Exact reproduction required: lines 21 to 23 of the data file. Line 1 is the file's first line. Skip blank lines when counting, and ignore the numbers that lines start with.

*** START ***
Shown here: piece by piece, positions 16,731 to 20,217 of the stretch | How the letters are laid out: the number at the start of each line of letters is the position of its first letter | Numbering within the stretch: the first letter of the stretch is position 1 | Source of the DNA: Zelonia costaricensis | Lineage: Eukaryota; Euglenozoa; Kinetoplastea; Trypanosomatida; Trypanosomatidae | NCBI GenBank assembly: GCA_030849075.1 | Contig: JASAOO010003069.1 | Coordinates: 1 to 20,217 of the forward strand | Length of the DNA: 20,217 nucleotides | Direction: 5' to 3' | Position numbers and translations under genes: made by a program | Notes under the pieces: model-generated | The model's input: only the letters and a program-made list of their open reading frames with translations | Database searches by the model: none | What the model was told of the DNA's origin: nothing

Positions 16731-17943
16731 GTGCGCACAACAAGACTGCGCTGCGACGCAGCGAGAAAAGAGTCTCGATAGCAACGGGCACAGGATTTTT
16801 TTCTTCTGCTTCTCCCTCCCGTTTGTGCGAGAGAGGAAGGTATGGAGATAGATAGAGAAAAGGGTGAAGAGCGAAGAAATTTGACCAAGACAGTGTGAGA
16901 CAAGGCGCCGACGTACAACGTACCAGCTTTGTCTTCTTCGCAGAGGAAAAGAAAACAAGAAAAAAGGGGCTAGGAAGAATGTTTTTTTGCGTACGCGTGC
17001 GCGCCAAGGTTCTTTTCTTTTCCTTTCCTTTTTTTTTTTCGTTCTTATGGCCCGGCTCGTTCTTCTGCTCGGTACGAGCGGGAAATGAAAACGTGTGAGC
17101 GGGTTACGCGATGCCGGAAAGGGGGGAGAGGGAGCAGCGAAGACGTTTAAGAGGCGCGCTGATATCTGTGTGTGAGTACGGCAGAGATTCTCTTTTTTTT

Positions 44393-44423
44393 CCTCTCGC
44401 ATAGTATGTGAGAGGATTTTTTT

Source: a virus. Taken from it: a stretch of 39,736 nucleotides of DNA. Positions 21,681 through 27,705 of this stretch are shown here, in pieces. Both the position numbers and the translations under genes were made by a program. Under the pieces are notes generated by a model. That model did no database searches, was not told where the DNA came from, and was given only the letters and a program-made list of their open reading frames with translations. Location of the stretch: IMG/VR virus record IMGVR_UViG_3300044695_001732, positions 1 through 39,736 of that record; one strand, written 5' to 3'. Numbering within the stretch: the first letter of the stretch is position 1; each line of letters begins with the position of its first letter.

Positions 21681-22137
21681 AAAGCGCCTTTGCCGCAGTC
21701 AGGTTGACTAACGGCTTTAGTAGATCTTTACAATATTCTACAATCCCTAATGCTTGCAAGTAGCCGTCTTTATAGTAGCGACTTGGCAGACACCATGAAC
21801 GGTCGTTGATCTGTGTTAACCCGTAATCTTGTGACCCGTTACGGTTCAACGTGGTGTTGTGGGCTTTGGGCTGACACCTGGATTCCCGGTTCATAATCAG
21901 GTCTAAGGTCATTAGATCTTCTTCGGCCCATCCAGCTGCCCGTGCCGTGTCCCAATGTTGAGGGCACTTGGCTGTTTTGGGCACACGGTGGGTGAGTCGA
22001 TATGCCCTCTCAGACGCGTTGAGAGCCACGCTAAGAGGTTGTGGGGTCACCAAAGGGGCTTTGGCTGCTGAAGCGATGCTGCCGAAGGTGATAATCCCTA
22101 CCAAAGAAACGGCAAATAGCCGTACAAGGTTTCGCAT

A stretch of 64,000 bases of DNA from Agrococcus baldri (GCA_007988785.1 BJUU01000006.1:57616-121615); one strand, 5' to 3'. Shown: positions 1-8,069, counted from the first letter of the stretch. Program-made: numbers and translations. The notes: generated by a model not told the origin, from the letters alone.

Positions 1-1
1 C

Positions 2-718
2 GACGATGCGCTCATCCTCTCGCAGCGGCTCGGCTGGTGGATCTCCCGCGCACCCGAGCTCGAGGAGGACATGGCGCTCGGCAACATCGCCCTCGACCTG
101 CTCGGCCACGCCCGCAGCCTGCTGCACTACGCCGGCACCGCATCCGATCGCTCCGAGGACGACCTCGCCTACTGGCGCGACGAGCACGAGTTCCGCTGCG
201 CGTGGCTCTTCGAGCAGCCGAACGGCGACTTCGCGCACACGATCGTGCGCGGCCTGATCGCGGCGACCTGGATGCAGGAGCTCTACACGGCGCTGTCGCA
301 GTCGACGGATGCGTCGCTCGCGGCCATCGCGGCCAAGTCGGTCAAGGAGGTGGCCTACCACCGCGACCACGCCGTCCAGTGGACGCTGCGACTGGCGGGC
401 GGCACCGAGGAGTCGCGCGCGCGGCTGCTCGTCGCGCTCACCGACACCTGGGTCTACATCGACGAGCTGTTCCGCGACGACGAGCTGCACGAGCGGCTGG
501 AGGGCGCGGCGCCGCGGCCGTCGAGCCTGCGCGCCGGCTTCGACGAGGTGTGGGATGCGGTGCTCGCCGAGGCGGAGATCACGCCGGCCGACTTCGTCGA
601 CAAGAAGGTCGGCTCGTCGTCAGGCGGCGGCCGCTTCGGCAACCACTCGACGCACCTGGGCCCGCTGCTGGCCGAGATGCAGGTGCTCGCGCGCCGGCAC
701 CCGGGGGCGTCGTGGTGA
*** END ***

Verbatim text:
1 C

Positions 2-718
2 GACGATGCGCTCATCCTCTCGCAGCGGCTCGGCTGGTGGATCTCCCGCGCACCCGAGCTCGAGGAGGACATGGCGCTCGGCAACATCGCCCTCGACCTG